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Diagnosis and Management of Exercise-Induced Asthma

Ned T. Rupp, MEd, MD


In Brief: Exercise-induced asthma (EIA) affects 12% to 15% of the general population. Its symptoms include chest tightness, shortness of breath, coughing, wheezing, fatigue, and prolonged recovery times after exercise. Diagnosis depends on accurate history, physical examination, and lung function testing. Nonpharmacologic management includes modification of both activity and ambient conditions, along with rigorous patient education. Short-acting inhaled beta2 agonists are the pharmacologic treatment of choice for isolated and breakthrough EIA. Anti-inflammatory medications such as inhaled cromolyn sodium, nedocromil sodium, and corticosteroids are used to control underlying asthma as well as EIA. Other agents such as oral theophylline or long-acting beta agonists may be important but their roles aren't clearly defined.

When undiagnosed, exercise-induced asthma (EIA), a common clinical syndrome characterized by a transient increase in airway resistance following several minutes of exercise (1,2), can be an obstacle to an active lifestyle. But when the disease is identified and well managed, the results can be remarkable for patients of all activity levels. Of the 597 members of the 120214 United States Olympic Team, 67 (11.2%) experienced EIA (3). The athletes who had EIA won 41 medals during the games. Their superb achievements indicate the high level of performance that people who have EIA can reach with appropriate therapy.

How Common is EIA?

EIA affects a broad segment of the population. Up to 90% of people who have asthma experience EIA during the course of their disease, and most consider exercise to be a major precipitant of their asthma (4-6). In addition, 35% to 40% of patients who have allergic rhinitis experience EIA precipitated by allergens, viruses, cold air, air pollutants, or a combination of these factors (2,4-7). The general population who are not diagnosed as asthmatic and do not have noted respiratory allergies have a much lower EIA incidence of 3% to 10%. Combining these groups gives an overall EIA incidence of 12% to 15% (8). The incidence is somewhat higher in children than in adults (8).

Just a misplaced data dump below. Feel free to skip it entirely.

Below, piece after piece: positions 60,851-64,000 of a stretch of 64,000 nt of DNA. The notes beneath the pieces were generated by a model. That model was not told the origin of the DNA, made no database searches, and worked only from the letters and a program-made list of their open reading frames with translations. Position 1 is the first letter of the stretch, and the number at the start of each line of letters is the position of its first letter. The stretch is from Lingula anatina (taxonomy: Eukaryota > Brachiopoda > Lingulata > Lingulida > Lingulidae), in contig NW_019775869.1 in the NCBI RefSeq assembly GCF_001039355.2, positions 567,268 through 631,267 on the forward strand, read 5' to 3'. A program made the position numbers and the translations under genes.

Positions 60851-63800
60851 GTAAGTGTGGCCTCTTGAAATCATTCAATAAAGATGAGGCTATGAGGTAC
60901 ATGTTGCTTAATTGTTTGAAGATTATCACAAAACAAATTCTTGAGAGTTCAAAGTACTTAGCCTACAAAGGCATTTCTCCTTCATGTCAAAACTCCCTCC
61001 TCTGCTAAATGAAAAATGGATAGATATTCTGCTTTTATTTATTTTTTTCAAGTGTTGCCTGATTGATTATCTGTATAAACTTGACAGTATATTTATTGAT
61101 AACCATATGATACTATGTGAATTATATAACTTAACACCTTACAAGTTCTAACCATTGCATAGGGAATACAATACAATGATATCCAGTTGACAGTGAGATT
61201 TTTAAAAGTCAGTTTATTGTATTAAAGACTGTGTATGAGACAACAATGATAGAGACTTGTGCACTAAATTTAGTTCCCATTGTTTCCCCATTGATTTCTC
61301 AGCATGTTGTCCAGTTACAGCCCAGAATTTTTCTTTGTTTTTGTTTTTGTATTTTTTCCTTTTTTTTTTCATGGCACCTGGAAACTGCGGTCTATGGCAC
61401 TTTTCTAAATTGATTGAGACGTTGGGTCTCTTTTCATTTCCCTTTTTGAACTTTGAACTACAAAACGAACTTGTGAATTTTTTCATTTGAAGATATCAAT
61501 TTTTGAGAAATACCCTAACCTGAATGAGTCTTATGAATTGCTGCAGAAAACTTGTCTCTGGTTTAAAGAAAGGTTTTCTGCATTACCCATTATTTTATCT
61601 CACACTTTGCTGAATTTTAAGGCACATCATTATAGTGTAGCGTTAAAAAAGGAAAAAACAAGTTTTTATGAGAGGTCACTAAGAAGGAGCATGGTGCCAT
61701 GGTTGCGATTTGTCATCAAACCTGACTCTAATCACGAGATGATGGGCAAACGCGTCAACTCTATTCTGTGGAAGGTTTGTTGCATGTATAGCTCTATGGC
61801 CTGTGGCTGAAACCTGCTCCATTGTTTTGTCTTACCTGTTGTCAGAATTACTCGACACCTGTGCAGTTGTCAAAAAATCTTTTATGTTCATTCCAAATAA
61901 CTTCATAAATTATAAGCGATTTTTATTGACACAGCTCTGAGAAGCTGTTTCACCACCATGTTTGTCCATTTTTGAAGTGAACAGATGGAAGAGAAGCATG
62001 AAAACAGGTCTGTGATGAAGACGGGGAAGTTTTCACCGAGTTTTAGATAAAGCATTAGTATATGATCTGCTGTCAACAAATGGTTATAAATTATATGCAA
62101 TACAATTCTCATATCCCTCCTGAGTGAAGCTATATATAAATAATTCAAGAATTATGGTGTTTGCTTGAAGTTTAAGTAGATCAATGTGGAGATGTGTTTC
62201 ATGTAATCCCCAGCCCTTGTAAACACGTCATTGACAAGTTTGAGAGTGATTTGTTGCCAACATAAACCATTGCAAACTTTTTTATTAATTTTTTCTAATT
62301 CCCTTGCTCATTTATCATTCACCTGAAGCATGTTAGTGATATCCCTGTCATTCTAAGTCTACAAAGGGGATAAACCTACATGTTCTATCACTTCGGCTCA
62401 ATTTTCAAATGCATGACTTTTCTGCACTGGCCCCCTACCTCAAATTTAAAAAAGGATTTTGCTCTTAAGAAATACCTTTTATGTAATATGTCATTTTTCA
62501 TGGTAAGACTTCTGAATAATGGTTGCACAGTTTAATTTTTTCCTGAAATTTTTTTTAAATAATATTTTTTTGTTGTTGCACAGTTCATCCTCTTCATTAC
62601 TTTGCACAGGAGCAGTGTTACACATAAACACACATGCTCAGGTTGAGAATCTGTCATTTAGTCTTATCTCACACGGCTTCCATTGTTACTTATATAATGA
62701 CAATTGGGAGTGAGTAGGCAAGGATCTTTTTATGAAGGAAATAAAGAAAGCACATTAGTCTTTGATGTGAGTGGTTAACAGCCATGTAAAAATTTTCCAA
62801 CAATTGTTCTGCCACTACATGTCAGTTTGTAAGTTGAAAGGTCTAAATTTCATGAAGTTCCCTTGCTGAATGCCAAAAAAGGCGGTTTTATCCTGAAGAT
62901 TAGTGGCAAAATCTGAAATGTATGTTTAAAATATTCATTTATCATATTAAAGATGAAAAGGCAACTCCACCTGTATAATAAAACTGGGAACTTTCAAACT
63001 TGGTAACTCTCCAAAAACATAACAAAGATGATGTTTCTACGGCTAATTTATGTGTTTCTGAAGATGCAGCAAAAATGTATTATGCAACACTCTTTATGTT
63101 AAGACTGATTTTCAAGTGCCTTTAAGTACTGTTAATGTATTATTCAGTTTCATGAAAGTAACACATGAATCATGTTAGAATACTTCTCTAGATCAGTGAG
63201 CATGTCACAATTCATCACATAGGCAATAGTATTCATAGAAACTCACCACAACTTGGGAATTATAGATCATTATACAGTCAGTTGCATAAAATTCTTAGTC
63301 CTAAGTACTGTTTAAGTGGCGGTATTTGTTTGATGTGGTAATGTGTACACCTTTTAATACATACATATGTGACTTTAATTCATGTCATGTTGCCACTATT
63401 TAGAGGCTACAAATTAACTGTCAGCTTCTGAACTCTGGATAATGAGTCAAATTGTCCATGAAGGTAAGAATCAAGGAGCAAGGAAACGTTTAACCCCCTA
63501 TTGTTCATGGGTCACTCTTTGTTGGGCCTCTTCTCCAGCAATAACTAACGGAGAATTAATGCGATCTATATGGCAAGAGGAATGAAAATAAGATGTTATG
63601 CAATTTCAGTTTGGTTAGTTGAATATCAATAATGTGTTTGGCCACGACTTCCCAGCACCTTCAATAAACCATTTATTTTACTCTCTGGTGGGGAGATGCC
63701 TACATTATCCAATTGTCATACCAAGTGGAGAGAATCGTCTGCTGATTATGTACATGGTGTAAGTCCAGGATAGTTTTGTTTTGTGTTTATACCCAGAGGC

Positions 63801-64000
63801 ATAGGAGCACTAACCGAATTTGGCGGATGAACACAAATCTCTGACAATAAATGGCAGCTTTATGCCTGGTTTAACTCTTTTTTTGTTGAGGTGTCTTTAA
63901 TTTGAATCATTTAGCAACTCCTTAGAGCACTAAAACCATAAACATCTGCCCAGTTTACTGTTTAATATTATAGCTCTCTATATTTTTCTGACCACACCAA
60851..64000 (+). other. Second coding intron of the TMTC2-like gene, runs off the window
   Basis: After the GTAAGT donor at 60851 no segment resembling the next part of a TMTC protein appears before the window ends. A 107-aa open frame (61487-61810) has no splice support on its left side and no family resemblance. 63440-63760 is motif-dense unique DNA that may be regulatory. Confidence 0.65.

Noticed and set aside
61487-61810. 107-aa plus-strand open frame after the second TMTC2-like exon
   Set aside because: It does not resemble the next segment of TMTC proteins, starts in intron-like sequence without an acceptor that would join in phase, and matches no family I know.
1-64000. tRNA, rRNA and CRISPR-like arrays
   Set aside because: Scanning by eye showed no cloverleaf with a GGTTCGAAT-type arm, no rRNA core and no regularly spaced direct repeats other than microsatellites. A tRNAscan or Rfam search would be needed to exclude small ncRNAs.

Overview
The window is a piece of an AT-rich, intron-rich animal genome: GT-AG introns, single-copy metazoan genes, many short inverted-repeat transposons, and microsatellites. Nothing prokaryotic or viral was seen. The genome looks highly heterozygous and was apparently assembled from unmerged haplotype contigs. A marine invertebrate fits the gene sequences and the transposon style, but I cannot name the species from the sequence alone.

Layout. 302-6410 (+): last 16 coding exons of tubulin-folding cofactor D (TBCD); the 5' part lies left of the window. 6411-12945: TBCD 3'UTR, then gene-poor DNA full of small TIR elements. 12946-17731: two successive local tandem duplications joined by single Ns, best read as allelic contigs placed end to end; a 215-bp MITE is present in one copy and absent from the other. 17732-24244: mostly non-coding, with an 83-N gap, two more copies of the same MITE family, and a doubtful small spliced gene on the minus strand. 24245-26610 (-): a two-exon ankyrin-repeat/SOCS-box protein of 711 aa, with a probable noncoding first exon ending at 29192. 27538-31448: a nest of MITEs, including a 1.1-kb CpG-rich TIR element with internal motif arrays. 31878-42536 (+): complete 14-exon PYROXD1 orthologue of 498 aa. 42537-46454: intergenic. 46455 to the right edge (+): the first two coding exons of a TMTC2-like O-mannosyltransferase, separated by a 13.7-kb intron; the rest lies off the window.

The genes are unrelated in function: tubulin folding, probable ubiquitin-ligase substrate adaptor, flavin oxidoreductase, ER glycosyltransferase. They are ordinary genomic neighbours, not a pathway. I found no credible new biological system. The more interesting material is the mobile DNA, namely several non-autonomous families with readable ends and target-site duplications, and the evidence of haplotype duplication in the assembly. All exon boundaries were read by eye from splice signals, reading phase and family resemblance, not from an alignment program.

Among active people, the incidence of EIA ranges from 3% to more than 12% (3,6,9-11). The presence of EIA in active people, however, may be underreported, as many athletes may not be aware they have the condition. The symptoms of EIA can often be perceived as part of the experience of normal vigorous exercise (11). In addition, denial of illness is common among young athletes.

When Exercise Obstructs

Asthma is an obstructive disease of the airways characterized by airway inflammation and hyperreactivity. Airflow obstruction is influenced by bronchial wall edema, mucus production, airway smooth muscle contraction, and hypertrophy. The obstruction may be initiated by inflammatory events in the airways, particularly the release of inflammatory mediators from mast cells, macrophages, and epithelial cells. Airway hyperreactivity is an exaggerated bronchoconstriction response to various stimuli including allergens, environmental irritants, viral respiratory infections, cold air, and exercise. Airway obstruction brought on by exercise is termed EIA.

The etiology of EIA is probably multifactorial. Though much has been discovered about EIA, complete understanding of the pathophysiology of the disease has not yet been obtained. For example, the concept of airway inflammation contributing to asthma is relatively new, and its impact on management of the disease is still being determined.